CBC: How To Help Kids Who Struggle With Daily Transitions

Little boy's daily activities
BY DYAN ROBSON

APR 26, 2018

Many kids have a hard time with transitions. Especially if it involves moving their attention from something they are extremely interested or absorbed in, to something less interesting or fun. Diagnoses like autism, sensory processing disorder or ADHD, for instance, can further exacerbate these transition issues.

When a transition is unexpected or particularly difficult or unpleasant, the child may act out, throw a tantrum, have a meltdown, cry or scream. However, there are a few things you can do to help your child navigate these transitions successfully.

Establish Routines And Maintain Them

Keeping your day consistent and predictable makes it easier for your child to know what will be happening next. Start with a simple morning or bedtime routine. Aim for them to go to bed at the same time every night. The predictability of these simple routines will reduce the stress of the unknown that usually accompanies transitions.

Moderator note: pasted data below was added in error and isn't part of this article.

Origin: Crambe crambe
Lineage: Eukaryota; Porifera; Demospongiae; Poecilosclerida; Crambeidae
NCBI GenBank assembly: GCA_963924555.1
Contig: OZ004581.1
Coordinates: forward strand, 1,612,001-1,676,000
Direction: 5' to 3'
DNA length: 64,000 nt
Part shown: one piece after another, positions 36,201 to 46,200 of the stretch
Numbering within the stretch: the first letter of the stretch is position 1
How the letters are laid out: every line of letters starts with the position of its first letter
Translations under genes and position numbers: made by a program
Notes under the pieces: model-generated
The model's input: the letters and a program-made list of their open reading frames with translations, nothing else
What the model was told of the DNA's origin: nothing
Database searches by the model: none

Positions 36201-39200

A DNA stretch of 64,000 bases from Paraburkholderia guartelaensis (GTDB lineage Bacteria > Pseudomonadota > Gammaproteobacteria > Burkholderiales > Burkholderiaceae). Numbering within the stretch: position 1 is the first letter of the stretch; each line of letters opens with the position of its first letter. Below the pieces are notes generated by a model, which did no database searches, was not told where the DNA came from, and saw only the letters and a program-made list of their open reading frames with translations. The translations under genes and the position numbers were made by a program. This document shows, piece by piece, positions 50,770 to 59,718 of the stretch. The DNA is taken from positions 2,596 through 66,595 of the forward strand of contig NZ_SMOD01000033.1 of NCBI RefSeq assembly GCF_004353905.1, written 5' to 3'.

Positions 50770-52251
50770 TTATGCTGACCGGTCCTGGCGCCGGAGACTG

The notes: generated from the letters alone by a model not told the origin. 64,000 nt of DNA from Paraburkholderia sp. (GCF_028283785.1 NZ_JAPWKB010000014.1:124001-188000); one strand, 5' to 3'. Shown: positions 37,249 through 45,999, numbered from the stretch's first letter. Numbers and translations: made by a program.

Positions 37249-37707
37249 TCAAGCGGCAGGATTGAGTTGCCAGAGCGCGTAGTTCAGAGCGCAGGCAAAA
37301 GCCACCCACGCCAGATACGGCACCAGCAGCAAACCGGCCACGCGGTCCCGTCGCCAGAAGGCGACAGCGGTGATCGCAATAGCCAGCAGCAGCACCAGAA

Use Visual Aids To Help With Routines And Schedules

Shortly before my son was diagnosed with autism, a social worker gave me the best advice ever: She suggested writing down or creating a visual schedule to help my son navigate his day. Since he could read at such a young age because of his hyperlexia, written words were especially important to him. Introducing a visual schedule into our house was life changing.

A visual schedule helps to show the order of the day. It shows what is happening next, creating predictability for kids.

Visual schedules even allow for flexibility because changes can easily be made. You can simply swap the items around on the schedule, or your child can help put together the schedule and routine for the day. Letting them have some control over their day also helps them deal with transitions better.

Remind Them Of Upcoming Transitions

Be sure to remind your child that one activity is ending shortly and that they will be moving onto something different very soon. You can give them verbal reminders or use a visual support to show them that time is almost up for the activity they are currently engaged in. Countdown timers can be quite helpful for kids with transition issues, especially visual countdown timers like an hourglass, clock or countdown app. Be sure to also describe what they will be transitioning to.

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